In spite of its increased numbers, Bennett Memorial is still considerably oversubscribed with 78 first choices turned away for its 300 places. Skinners Kent Academy is the only secular school in the town, a situation unique in Kent and even after its increase in numbers it turned 14 first choices away. Also unique in Kent, all three non-selectives (along with two of the three grammar schools) have an Outstanding Ofsted.
 
Some families will be looking to school appeals to secure a place. The 2018 outcomes are as follows:
Tunbridge Wells N/S Appeals 
  2019 2018
 
Appeals
Heard
Appeals
Upheld
Appeals
Heard
Appeals
Upheld
Bennett Memorial 39 3 24 1
St Gregory's 16 7 24 7
Skinners Kent Academy Still to Come 38 24

 This can only be a rough guide to outcomes in 2020 as circumstances at each school can change and the number of applications for each school has risen considerably.  

Some of the Tunbridge Wells families will have put the oversubscribed  Mascall’s School in Paddock Wood  (29 disappointed first choices) as a back up, with 38 of its 240 places going to lower preferences on distance grounds.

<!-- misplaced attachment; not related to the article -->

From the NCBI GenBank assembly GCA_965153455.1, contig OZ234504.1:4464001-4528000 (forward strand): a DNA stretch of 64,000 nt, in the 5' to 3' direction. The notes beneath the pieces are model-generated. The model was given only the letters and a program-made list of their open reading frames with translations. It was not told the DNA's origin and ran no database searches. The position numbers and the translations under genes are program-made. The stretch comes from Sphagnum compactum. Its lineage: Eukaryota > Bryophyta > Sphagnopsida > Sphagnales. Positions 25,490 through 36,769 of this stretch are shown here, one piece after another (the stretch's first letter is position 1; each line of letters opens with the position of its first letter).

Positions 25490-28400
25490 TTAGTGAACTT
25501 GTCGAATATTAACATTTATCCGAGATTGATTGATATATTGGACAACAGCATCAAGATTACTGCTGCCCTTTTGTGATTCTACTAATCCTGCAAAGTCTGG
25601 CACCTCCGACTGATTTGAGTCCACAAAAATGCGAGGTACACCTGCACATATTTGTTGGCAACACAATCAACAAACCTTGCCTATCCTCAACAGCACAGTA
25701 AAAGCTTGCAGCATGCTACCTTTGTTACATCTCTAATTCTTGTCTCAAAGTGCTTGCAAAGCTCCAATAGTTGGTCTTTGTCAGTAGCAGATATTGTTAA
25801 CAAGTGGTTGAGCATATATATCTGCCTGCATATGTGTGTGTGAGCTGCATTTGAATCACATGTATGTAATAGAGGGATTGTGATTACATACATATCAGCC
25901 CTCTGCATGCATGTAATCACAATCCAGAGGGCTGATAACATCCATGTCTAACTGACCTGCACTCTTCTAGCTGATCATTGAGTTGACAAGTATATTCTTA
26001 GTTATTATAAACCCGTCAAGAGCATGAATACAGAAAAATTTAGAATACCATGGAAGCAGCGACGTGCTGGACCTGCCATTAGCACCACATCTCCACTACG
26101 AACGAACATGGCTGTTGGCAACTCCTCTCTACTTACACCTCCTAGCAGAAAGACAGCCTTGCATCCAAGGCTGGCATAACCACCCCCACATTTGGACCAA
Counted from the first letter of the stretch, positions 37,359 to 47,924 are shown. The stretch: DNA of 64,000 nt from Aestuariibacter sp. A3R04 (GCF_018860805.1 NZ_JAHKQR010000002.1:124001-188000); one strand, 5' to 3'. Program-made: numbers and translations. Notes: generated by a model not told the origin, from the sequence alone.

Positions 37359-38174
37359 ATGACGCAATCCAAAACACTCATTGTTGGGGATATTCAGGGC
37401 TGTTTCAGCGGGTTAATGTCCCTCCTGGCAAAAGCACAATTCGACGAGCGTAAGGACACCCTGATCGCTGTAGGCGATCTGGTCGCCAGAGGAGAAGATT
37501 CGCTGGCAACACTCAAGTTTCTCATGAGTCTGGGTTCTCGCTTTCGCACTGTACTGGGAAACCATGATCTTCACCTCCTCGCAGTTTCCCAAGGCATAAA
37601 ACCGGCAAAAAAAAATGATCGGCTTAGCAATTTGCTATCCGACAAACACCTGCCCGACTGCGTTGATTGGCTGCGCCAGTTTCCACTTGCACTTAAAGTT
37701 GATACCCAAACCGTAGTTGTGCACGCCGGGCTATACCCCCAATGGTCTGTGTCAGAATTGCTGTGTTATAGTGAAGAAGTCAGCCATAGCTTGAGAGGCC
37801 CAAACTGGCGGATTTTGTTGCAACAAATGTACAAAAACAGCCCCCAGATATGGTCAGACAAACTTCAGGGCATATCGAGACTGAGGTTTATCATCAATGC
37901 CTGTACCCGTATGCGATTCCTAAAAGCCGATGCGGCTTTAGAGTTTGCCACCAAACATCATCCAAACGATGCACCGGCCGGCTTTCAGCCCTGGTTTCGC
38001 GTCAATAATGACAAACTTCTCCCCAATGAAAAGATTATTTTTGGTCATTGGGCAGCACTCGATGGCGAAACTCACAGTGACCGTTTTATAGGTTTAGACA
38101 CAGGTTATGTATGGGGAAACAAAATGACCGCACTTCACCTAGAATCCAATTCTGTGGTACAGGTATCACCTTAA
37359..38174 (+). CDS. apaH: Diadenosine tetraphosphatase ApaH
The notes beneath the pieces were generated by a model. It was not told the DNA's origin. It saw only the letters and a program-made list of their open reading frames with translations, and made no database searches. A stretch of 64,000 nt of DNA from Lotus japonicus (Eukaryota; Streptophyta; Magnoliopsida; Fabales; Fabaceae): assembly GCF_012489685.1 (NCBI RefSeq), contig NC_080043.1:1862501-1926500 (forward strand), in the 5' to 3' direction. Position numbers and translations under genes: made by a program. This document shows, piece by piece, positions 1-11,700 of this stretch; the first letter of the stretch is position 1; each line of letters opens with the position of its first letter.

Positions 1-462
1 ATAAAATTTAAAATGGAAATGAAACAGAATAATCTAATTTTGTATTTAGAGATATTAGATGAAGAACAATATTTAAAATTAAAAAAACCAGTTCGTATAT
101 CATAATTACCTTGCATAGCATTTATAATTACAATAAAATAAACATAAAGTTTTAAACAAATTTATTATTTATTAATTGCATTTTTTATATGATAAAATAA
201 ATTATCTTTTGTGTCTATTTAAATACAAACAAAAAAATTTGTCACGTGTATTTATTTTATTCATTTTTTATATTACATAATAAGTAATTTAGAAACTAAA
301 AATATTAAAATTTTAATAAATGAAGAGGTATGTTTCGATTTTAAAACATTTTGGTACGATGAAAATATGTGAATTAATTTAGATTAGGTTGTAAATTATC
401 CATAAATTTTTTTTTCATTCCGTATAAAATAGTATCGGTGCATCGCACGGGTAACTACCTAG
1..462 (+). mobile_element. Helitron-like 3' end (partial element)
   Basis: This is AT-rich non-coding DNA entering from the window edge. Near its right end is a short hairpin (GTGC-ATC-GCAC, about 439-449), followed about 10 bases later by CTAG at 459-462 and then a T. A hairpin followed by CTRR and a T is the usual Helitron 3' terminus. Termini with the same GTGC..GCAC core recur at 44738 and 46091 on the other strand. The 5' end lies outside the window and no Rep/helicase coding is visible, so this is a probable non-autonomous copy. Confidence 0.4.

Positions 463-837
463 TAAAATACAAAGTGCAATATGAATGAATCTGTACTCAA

Certainly, High Weald Academy is seen as a school of last resort by many, and I have written about it elsewhere. The statistics in this article are similar to those for 2018, The 42 families (up from 32 in 2018) whose children have been placed there mainly because of the shortage of secular places in Tunbridge Wells, and now face a round journey of some 30 miles daily, cannot be happy. The most revealing figure in my table above is the new column that shows over half of the children being offered places in March 2018, had found alternative schools by the following September. 

The school is being substantially rebuilt at a cost of some £15 million, although it is a puzzle to many why it was chosen under the government priority, as it does not currently appear viable in terms of numbers. However, presumably government is anticipating that the new buildings will turn this round under the current leadership of Brook Learning Trust.  

The 2018 Commissioning Plan stated